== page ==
Friday, August 31, 2007

Mosquito by Alex Lemon

Tin House Books, 2006

Reviewed by D. Antwan Stewart

Often I’ve found myself trudging through the regurgitated stylistics of a poet’s first book and thought to myself how terribly unmotivated, the lack of passion, both the poet (and the book) seems to feel about the subject matter. I cannot say the same for Alex Lemon’s powerfully explosive (if not implosive) verse in Mosquito. This poet renders the experience of the human body at its most physically and psychologically ravaging. These are poems that invoke the carnal with the sacred, the droll with the elegiac. And like the mosquito that portends the book’s title, these poems remain welts, stings, and constant scratchings at the surface to get to what lies beneath the skin. The opening poem, “Trembling,” begins: “Hello friend, beautiful face / in car fire. I, the flesh wish, / am sickly wrapped in light.” At the onset, we readers are invited into a personal space that leaves us unsettled: are we the beautiful face in car fire? And, at the poem’s end, when the speaker tells us “Tomorrow, I will be / afraid. I might never wake up,” we, too are afraid. Right? Or, at least our empathy for the speaker becomes more and more unsettling. Who is this poet—thrusting our faces into the muck of such sadness and quiet horror (remember: “beautiful face / in car fire). What poet dares to leaves us trembling (if for our worrying, then for our anticipation)?

In the four sections that comprise Mosquito, we readers will journey with Lemon through critical illness and the inevitable reconciliation one must find to cope. What we encounter are not poems rife with falsehoods, but poems that mine the many caves of emotional catastrophes, the worlds that exist after one has faced his own mortality. And what enlivens this remarkable book is the sum of these poems, as they become a whole that embodies a poet’s determination to find the perfect pitch and tenor to render language that shapes the work with passion and never with the sense the poet is self-elegizing. Lemon, in fact, achieves this with brilliant success. His poems range from the lyrically forthright, to the fractured experimental. One is never without having to investigate and reconsider, again and again, a poem’s intentions. Where one poem lingers with an acute sense of our own self-reflexivity, others compel us to tear off the scabs, allow the blood from those scars to render this experience anew, to find our place within the speaker (poet’s) world—and frequently, we may not always understand, as we feel neither has the speaker.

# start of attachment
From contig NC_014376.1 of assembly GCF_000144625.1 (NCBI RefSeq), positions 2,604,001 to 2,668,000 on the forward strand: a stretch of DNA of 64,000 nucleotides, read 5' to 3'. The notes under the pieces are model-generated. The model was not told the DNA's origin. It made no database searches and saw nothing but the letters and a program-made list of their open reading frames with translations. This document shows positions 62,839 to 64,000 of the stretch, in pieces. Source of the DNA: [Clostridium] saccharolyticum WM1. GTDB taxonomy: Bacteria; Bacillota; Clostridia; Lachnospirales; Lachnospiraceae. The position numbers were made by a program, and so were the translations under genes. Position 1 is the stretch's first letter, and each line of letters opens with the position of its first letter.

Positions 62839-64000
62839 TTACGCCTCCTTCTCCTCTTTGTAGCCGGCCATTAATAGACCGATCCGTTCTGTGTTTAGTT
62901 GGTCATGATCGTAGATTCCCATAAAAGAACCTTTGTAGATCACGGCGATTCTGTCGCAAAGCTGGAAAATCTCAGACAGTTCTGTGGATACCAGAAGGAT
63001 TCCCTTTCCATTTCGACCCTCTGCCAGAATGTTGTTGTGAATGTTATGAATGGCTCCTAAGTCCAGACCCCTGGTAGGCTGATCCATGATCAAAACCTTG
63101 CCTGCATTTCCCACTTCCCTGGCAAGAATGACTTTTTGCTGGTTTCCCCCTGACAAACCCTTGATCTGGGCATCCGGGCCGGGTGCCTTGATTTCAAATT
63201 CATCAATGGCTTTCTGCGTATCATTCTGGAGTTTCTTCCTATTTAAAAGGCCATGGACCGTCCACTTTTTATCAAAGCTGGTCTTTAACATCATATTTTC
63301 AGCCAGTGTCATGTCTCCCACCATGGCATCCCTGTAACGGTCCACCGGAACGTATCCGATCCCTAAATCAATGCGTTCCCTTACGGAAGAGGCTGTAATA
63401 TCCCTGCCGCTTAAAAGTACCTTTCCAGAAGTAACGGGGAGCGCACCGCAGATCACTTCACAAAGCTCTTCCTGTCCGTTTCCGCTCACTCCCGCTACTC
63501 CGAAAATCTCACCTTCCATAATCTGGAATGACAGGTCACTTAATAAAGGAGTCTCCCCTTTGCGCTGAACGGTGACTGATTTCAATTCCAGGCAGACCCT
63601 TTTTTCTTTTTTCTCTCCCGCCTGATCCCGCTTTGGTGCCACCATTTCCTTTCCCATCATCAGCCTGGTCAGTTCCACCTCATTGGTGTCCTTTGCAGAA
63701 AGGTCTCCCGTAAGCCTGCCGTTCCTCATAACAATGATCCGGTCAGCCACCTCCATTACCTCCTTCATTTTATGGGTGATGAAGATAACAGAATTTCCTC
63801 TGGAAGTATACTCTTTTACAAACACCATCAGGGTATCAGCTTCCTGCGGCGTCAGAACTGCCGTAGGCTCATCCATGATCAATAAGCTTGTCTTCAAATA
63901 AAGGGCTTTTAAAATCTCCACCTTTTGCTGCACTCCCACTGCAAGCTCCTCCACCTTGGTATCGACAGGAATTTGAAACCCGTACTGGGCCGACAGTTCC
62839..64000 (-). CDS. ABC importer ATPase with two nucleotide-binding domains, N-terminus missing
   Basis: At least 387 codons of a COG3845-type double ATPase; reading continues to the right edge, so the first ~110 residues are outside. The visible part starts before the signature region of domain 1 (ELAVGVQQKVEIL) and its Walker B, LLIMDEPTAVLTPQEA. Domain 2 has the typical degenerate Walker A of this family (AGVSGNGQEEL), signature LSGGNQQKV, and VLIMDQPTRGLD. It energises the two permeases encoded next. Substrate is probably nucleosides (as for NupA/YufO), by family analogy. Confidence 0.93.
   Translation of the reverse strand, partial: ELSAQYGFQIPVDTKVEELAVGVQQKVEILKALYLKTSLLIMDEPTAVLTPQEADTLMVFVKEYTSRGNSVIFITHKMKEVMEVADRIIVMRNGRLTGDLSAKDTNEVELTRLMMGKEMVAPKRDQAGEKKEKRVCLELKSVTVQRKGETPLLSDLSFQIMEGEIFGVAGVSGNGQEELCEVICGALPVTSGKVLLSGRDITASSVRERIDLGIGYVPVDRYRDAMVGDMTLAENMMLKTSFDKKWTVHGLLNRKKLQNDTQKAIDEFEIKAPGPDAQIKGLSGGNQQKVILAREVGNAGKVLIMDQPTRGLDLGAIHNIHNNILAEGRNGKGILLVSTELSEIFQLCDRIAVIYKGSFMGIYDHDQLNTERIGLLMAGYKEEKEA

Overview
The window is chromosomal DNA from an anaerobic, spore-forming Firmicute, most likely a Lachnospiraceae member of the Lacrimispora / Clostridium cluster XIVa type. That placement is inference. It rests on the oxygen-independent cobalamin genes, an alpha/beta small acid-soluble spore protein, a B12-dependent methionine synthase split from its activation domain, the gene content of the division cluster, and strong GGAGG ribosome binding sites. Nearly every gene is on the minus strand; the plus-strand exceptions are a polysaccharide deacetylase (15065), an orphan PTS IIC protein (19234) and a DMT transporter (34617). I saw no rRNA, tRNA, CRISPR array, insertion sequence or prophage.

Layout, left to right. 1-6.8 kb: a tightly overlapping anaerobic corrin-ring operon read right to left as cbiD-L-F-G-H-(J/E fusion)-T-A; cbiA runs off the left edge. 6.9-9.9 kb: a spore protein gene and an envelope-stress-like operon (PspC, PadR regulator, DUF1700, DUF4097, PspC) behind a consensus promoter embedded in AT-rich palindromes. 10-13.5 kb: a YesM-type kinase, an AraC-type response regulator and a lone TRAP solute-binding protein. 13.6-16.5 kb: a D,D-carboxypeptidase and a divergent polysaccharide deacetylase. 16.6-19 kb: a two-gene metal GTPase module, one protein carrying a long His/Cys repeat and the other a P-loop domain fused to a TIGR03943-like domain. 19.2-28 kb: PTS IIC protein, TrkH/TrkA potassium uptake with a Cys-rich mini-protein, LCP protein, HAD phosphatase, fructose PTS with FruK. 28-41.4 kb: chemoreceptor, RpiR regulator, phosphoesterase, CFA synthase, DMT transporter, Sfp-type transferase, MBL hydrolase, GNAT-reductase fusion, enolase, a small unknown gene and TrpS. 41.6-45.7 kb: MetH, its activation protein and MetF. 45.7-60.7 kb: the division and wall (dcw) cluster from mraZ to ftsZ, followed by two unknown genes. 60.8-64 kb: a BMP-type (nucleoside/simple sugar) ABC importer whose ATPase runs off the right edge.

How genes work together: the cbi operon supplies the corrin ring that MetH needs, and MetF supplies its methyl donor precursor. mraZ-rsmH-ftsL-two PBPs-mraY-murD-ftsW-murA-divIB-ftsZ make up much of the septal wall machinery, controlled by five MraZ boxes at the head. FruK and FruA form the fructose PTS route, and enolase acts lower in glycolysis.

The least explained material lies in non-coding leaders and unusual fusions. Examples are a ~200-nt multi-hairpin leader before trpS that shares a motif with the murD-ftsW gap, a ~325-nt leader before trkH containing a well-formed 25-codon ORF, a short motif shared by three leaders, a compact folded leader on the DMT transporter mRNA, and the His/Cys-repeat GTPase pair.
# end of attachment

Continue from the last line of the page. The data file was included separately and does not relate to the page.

Furthermore, Lemon’s ordering of these poems exacts what I have aforementioned. Consider the poems “The Best Part” and “After.” The former poem begins:

      The best part of brain surgery isn’t the shining
      staples that keep it all in, the ways

      fingers and tongues will find the scar.
      It’s not wheelchair rides through maple leaves,

      sunlight warming a bruise as I fumble
      peeling an orange. Nor is it the gentle tug

      of a nurse reminding muscles—bend, stretch
      and flex. The sweetest ingredient—

      the best part is the cutting.

Now, reading across the page, to the latter poem, Lemon writes:


      Open my mouth & watch the mouse-trapped shake,
            the maggot-house-meat

                                                      splayed before dogs—I am

            that scab

      peeled from the butcher’s midnight eyes.